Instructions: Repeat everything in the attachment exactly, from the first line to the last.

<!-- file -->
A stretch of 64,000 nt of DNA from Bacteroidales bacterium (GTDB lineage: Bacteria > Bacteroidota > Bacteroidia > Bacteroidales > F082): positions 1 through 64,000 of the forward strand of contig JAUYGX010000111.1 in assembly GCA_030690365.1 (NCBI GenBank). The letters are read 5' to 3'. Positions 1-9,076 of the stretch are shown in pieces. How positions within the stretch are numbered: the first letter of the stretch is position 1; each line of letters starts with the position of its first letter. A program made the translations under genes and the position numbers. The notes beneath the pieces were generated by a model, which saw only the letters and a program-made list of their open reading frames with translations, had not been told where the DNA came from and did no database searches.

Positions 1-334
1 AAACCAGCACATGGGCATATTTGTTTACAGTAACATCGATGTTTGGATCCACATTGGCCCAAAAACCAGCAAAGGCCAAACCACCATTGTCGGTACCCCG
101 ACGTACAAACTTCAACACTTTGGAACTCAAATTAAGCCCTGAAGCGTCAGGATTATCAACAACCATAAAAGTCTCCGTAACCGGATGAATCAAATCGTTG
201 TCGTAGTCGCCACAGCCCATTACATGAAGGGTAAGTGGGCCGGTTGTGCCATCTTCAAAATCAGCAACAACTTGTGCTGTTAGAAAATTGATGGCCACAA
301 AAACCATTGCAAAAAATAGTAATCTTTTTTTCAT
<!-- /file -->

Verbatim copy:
A stretch of 64,000 nt of DNA from Bacteroidales bacterium (GTDB lineage: Bacteria > Bacteroidota > Bacteroidia > Bacteroidales > F082): positions 1 through 64,000 of the forward strand of contig JAUYGX010000111.1 in assembly GCA_030690365.1 (NCBI GenBank). The letters are read 5' to 3'. Positions 1-9,076 of the stretch are shown in pieces. How positions within the stretch are numbered: the first letter of the stretch is position 1; each line of letters starts with the position of its first letter. A program made the translations under genes and the position numbers. The notes beneath the pieces were generated by a model, which saw only the letters and a program-made list of their open reading frames with translations, had not been told where the DNA came from and did no database searches.

Positions 1-334
1 AAACCAGCACATGGGCATATTTGTTTACAGTAACATCGATGTTTGGATCCACATTGGCCCAAAAACCAGCAAAGGCCAAACCACCATTGTCGGTACCCCG
101 ACGTACAAACTTCAACACTTTGGAACTCAAATTAAGCCCTGAAGCGTCAGGATTATCAACAACCATAAAAGTCTCCGTAACCGGATGAATCAAATCGTTG
201 TCGTAGTCGCCACAGCCCATTACATGAAGGGTAAGTGGGCCGGTTGTGCCATCTTCAAAATCAGCAACAACTTGTGCTGTTAGAAAATTGATGGCCACAA
301 AAACCATTGCAAAAAATAGTAATCTTTTTTTCAT